Systems-oriented immunology and inflammation research
The idea that death can save lives is indeed a truism, but for complex organisms there is a significant protective mechanism in the background. Apoptosis is the name for the “suicide programme”, with which injured, old, mutated or dangerous cells can be deactivated in human tissue. But this suicide program can be misused by pathogens – or it can get out of control. You can read here how scientists are seeking to understand and make use of programmed cellular death in a cooperative research group within the Institute for Molecular and Clinical Immunology at the Otto-von-Guericke University Magdeburg and the HZI.
In the course of evolution, organisms that consist of more than one cell have developed various mechanisms for killing their own cells in a targeted manner. These mechanisms are triggered according to occasion and cell type and are acutely sensitive to environmental influences. Such a “suicide programme” for cells is called apoptosis. It is responsible for the elimination of injured, old, mutated or dangerous cells, as well as for self-regulation of tissues.
And it plays an important role in the interaction between pathogens and the host cell. For example, immune cells in infected tissue cells release apoptosis in order to inhibit further reproduction of the pathogens – because viruses in dead cells cannot reproduce. On the other hand, certain viruses and bacteria can also inhibit apoptosis in the host cell, in order to assure their own survival.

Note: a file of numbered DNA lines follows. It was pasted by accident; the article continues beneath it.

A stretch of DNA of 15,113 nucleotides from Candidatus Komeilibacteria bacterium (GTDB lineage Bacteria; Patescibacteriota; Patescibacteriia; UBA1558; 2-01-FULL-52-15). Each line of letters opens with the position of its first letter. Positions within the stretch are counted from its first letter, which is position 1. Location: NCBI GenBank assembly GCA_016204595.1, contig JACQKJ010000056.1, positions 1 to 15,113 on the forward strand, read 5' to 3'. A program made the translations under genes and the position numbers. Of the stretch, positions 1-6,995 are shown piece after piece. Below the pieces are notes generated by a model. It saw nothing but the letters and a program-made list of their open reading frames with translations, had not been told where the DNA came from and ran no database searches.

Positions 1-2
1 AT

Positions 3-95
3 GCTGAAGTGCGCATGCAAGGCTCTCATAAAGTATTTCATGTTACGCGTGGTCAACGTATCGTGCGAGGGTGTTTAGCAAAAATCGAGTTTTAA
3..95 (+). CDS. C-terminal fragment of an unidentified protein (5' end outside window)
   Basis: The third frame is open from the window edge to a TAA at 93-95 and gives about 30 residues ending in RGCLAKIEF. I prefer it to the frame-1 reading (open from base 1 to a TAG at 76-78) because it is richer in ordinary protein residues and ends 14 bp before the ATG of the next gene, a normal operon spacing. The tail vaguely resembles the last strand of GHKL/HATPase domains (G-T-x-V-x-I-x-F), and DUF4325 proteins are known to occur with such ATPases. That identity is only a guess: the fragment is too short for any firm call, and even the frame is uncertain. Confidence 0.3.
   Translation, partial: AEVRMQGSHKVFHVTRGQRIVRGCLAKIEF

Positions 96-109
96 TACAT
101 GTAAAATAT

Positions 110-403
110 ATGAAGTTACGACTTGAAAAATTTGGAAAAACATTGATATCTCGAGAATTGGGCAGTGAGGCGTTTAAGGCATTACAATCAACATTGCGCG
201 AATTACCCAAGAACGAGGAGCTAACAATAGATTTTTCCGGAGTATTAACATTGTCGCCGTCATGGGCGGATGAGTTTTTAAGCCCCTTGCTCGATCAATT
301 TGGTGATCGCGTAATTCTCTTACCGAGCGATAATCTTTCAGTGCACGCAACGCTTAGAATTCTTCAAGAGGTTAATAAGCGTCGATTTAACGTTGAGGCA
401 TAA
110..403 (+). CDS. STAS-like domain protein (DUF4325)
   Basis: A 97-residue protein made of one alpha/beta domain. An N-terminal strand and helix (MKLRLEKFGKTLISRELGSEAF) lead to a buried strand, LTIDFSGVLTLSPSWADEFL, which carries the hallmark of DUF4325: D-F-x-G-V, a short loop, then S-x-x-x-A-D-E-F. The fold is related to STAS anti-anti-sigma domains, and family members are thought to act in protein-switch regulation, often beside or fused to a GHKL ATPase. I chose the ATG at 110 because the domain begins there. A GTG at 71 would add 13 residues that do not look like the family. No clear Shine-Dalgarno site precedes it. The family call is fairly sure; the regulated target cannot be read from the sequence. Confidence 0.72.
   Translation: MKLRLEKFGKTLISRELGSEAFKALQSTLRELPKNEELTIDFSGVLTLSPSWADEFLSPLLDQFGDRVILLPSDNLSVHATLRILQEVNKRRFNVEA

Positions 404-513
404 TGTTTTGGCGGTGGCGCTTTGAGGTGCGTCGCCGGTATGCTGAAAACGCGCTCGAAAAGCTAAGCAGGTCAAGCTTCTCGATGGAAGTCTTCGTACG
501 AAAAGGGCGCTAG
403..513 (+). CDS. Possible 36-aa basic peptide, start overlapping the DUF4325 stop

Also, when regulation of apoptosis within the organism has been interrupted, illnesses can arise. If apoptosis has, for example, been limited, this can lead to a breakdown of tolerance mechanisms and ultimately to an auto-immune disease; this disease causes the immune system to turn on the organism itself. In order to better understand these mechanisms, our scientists are decoding these signaling pathways, which regulate apoptosis in the cells of the immune system.
Bachelor & Master
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- Gas und Bremse für Immunantworten
Unser Immunsystem ist geprägt durch ein kompliziertes Wechselspiel unterschiedlicher Immunzellen, das Wissenschaftler stückchenweise verstehen lernen. Um das Immunsystem daran zu hindern, dass es sich gegen uns selbst richtet oder um ihm auch mal einen Schubs geben zu können, müssen sie die molekularen Stellknöpfe finden – und beeinflussen. Einen dieser Stellknöpfe haben Ingo Schmitz und Marc Schuster entdeckt. Folgen Sie den beiden ins Labor...